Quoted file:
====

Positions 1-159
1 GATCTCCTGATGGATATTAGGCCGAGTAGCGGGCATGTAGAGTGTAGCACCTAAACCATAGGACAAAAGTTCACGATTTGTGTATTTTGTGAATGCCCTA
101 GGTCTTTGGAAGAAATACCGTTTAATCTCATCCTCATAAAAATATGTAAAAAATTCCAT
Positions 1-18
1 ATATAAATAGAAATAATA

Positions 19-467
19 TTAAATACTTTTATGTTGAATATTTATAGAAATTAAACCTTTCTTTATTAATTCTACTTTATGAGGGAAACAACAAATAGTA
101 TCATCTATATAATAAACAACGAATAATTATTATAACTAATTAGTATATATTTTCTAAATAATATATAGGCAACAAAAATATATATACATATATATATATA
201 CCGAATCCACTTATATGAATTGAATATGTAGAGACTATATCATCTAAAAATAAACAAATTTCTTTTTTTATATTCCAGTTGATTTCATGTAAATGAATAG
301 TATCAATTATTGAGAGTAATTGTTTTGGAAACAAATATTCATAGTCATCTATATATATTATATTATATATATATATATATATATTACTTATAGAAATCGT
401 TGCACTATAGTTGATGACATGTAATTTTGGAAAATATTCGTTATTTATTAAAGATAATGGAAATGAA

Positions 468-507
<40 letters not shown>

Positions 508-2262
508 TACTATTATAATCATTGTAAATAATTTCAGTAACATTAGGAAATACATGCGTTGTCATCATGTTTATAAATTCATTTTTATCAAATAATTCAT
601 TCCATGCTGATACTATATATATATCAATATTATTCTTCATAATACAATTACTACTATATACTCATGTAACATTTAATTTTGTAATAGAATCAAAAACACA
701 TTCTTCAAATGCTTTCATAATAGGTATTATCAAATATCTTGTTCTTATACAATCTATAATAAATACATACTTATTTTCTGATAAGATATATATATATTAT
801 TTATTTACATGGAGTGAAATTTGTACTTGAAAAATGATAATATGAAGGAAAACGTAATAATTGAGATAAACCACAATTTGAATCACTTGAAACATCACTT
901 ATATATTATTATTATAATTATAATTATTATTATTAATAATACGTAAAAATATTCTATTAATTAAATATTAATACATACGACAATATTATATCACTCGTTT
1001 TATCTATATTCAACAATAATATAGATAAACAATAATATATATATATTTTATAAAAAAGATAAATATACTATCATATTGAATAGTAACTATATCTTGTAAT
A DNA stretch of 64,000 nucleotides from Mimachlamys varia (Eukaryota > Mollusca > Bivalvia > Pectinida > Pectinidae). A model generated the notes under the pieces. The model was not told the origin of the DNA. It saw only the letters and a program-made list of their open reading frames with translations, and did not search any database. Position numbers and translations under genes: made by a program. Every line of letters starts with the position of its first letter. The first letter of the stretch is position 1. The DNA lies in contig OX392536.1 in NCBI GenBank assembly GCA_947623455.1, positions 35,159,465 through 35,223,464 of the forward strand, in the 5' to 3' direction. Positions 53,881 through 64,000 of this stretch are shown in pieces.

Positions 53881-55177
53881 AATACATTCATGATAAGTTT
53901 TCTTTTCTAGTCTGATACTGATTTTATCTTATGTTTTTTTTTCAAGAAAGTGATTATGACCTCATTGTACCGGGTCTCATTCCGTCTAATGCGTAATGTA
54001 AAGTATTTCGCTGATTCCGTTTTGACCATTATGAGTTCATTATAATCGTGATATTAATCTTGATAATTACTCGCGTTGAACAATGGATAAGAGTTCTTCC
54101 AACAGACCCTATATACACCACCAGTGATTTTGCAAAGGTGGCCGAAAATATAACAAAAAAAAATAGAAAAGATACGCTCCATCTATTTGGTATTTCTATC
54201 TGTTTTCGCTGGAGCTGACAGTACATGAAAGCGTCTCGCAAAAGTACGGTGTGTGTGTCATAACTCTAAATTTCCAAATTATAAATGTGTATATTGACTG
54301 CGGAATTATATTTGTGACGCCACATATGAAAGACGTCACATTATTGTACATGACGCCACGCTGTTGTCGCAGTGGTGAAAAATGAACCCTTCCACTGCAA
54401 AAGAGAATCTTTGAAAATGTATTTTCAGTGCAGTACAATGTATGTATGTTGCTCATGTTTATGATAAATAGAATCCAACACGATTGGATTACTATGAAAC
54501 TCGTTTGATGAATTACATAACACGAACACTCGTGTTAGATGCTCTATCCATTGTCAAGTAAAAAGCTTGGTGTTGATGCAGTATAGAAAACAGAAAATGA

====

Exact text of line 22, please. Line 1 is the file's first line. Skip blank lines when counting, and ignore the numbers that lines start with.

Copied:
Positions 53881-55177